In addition to the books I mentioned for Clear Your Shit, I'm a third of the way into RADIANCE by Catherynne M. Valente, and a seventh through PHOENIX EXTRAVAGANT by Yoon Ha Lee. PHOENIX EXTRAVAGANT started out as a book for CYS and then got bumped, so I probably won't focus on finishing it until after the readathon is over.
I finally found a listing on TheStoryGraph for the comic LORE OLYMPUS, so now I can track my reading of that. Just know I'm reading that every weekend and enjoying it. If you'd like a Hades/Persephone romance in webcomic form, try this.
A DOWRY OF BLOOD by S.T. Gibson is Fantasy/Horror, with queer character(s), marketed as Adult. Constanta is a medieval peasant brought into eternal life by her beloved, Dracula, who gradually adds other consorts to their bloody existence. When Constanta finds some of his secrets she has to decide whether her love for him is stronger than her love for freedom. A queer/poly Dracula's Brides reimagining. Told in First Person with Single POV. I originally read this last year as an ARC, it came out a few months later and is well worth reading!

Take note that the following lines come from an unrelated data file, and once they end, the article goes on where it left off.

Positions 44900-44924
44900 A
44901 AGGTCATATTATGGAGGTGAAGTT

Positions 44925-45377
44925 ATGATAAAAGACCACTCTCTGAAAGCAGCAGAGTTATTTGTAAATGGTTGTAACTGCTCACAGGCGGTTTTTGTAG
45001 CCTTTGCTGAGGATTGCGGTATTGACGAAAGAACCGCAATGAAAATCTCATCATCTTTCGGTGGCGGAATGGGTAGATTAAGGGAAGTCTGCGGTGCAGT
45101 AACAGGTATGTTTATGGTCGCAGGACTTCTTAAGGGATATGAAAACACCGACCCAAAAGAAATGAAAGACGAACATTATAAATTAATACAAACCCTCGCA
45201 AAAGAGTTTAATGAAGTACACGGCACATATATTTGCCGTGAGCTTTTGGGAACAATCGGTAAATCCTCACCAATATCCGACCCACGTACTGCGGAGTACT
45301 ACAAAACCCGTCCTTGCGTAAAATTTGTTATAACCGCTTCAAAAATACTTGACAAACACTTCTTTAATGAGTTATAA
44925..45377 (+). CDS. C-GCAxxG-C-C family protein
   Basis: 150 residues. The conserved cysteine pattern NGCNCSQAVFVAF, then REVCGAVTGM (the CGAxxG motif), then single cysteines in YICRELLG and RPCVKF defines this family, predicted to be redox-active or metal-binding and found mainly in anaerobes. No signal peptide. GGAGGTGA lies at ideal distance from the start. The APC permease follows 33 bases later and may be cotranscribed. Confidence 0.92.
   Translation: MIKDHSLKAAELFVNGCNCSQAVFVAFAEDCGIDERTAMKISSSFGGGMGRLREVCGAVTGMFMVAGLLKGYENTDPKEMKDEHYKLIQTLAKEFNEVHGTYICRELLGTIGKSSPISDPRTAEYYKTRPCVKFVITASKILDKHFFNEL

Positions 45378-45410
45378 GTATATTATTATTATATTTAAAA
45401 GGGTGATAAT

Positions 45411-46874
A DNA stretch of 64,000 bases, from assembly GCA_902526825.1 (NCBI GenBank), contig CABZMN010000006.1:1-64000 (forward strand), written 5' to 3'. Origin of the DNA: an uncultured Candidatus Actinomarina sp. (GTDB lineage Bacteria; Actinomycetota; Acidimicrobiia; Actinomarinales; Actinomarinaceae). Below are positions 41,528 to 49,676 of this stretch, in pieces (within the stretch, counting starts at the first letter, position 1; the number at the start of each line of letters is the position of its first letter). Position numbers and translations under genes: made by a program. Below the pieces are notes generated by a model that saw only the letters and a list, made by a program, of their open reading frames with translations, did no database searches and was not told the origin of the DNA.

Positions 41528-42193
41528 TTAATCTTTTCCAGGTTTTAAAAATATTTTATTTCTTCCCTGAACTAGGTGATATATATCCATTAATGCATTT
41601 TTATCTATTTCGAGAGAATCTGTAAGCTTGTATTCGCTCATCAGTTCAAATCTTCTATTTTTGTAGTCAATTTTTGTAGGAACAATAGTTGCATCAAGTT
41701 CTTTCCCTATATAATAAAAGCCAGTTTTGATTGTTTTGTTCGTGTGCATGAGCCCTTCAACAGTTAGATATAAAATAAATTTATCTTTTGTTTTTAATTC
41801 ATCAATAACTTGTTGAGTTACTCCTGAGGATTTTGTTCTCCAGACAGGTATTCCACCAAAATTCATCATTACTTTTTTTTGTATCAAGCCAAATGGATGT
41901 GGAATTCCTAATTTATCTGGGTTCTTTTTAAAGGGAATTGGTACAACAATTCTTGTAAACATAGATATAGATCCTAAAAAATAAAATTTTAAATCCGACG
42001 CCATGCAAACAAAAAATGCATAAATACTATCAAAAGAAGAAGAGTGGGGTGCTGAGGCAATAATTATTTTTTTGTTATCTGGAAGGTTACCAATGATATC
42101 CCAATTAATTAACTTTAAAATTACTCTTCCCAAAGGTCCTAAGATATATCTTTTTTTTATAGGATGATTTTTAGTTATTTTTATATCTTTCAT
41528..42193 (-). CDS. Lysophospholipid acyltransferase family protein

If you're looking for a place to buy any of the books I've reviewed, please consider our Bookshop page (if you use our links to purchase any books we get a small commission). Let us know if there's a category you'd like to see curated and we'll see if we can get some titles together.
As for the podcast, hopefully you're enjoying our most recent episode, BRUJA BORN by Zoraida Córdova, as well as the first half of our interview with author Kevin Klehr, released in November. If you'd like to receive the second (spoiler-filled) half of the interview, please consider supporting us on Patreon. Patrons receive this newsletter one week early, as well as a list of upcoming podcast episodes for the next three months.
Patrons pledging $5 or more each month can vote on some of what I read next. Patrons pledging $50 or more can vote once per month on what we'll cover in the podcast. You can find all of those polls here. Patrons at any level receive the booklist with our planned episodes for up to three months at a time.
Thanks for reading, the next roundup will be in two weeks!
Co-host of Books That Burn